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Motivational interviewing, CBT combination improves schizophrenia symptoms

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Motivational interviewing, CBT combination improves schizophrenia symptoms

March 15, 2023

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Reddy reported no relevant financial disclosures. Please see the study for the relevant financial disclosures of all other authors.

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Combining motivational interviewing with cognitive-behavioral therapy improves negative symptoms of schizophrenia compared with mindfulness sessions, according to findings published in The American Journal of Psychiatry.

“Motivational deficits are widespread in schizophrenia and difficult to treat with existing pharmacological drugs,” L. Felice Reddy, Ph.D., associate professor and associate director of First Episode Psychosis, NC, at the University of North Carolina, said of Healio. “We knew that in other populations with depression and substance use, combining two evidence-based practices—motivational interviewing and cognitive-behavioral therapy—enhanced efficacy over that of either treatment alone, so we wanted to test the integrated MI-CBT treatment for people with schizophrenia and debilitating levels of negative symptoms.

Reddy and colleagues randomly assigned 79 participants with moderate to severe negative symptoms of schizophrenia to either a combination of MI-CBT or mindfulness-based stress reduction sessions for 12 weeks. Each week, participants attended a 1-hour group session and completed the same worksheets and homework assignments.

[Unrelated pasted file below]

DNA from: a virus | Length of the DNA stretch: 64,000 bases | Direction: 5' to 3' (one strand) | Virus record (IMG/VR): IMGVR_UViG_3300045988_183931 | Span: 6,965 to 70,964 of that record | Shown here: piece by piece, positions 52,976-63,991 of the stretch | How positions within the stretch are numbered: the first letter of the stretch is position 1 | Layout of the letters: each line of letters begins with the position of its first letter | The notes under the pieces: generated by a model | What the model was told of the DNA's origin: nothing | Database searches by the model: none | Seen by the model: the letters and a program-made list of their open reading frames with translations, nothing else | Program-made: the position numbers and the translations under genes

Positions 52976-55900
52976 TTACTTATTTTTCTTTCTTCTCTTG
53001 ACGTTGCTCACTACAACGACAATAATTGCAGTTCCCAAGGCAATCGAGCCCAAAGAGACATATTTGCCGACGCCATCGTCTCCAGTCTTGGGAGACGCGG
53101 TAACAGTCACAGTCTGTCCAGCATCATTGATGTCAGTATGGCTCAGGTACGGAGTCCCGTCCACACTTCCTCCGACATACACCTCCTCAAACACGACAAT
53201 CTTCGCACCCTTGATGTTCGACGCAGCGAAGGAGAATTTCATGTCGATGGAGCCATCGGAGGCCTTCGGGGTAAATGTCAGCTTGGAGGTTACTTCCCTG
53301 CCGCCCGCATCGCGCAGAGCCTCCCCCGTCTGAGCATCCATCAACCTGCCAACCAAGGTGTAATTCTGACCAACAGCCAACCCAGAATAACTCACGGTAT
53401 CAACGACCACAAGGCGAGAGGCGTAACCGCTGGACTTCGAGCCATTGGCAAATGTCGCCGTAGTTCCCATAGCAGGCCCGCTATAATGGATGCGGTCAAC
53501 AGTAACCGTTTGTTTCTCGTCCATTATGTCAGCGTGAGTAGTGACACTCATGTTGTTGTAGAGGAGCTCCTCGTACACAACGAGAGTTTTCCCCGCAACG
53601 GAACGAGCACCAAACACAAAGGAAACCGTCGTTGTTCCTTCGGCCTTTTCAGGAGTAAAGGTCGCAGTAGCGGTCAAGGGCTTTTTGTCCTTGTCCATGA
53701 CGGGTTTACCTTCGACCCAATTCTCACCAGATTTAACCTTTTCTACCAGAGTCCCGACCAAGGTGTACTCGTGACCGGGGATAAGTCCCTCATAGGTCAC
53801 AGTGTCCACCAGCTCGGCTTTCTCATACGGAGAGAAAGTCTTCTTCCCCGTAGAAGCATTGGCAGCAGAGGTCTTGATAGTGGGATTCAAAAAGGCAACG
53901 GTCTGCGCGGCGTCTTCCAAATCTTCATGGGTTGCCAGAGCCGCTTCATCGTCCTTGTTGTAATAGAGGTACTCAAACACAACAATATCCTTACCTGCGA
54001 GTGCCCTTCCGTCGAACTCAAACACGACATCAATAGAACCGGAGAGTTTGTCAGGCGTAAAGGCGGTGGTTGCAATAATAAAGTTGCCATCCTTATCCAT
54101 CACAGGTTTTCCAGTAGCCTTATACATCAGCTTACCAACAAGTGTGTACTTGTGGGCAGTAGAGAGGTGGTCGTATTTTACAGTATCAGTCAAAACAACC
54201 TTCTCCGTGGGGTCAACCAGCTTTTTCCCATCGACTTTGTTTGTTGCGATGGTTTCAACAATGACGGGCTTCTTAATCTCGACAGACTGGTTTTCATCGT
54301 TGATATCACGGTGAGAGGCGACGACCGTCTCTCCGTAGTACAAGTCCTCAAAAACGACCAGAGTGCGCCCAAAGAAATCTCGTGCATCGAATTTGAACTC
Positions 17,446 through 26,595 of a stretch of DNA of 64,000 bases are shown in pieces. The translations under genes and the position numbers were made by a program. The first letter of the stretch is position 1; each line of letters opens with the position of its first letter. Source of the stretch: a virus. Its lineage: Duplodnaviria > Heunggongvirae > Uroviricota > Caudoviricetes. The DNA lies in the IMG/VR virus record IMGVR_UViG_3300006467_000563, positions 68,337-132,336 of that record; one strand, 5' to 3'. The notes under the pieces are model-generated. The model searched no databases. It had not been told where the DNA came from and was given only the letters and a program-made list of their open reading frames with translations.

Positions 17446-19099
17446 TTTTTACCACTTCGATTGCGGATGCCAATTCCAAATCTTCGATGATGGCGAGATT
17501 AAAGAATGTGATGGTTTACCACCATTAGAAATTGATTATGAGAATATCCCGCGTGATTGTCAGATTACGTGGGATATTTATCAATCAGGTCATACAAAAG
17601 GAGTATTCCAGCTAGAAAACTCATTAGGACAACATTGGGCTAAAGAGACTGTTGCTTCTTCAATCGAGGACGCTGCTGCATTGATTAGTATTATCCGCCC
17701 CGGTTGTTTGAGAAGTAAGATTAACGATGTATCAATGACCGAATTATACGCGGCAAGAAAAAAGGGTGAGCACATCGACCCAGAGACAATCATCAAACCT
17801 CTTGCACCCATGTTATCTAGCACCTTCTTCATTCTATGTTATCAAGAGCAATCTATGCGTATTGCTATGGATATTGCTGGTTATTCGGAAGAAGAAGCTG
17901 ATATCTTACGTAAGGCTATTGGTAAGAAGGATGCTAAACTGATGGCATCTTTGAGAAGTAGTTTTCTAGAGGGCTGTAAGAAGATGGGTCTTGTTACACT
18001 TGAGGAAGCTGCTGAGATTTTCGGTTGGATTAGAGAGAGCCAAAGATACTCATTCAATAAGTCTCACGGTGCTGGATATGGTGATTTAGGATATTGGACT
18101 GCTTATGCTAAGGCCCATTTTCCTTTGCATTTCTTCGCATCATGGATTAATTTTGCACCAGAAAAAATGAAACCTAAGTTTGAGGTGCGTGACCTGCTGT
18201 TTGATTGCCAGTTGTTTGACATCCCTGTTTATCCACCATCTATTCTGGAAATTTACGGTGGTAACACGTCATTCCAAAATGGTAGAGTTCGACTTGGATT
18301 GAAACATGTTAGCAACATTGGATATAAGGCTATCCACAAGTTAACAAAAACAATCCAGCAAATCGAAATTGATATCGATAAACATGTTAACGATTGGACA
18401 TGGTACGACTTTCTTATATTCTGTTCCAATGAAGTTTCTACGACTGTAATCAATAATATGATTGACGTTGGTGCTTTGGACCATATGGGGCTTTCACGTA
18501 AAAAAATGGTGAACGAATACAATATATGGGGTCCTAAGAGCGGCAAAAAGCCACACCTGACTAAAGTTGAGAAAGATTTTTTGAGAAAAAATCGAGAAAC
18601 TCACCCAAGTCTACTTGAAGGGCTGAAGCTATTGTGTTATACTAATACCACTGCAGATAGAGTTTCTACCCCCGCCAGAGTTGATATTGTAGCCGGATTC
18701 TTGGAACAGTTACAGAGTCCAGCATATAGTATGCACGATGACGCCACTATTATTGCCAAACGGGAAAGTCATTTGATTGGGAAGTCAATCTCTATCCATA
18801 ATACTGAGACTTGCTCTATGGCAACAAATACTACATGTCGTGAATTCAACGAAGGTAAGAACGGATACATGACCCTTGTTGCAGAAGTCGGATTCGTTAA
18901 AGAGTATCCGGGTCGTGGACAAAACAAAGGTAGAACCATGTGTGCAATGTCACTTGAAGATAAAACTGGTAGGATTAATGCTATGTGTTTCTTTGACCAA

Researchers assessed symptoms at baseline, 12 weeks, and at the end of the 24-week follow-up using the 13-item Clinical Assessment Interview for Negative Symptoms (CAINS) and the 24-item UCLA version of the Brief Psychiatric Rating Scale (BPRS). . They also assessed cognitive ability using the MATRICS Consensus Cognitive Battery and community function using the Specific Level of Functioning scale. Pupil data were collected with the Deck Choice Effort Task cognitive task.

CAINS analyzes revealed significant symptom improvement from baseline to 12 weeks among MI-CBT participants (P < .0001), but not in the control group. However, symptom improvement did not remain significant from baseline to week 24.

Similarly, the MI-CBT group had a significant improvement in pupillometry scores at week 12 (P = .0066) compared to the control group, but this did not remain significant at follow-up.

“This is the first time it has been shown that negative symptoms can be treated relatively effectively (in a group setting that meets 1 hour a week for 12 weeks),” Reddy said. “Our attendance and participation was really high, which suggests that group treatment is enjoyable. We focus on individual strengths and personal interests and goals, and lo and behold, everyone can make some progress.”

According to Reddy, replication studies are ongoing to further validate the findings.

“The next step is to roll out this hands-on approach to providers in many different settings, working with all types of clients who struggle with motivation and achieving goals, so we can help as many people as possible live fulfilling lives,” said she.

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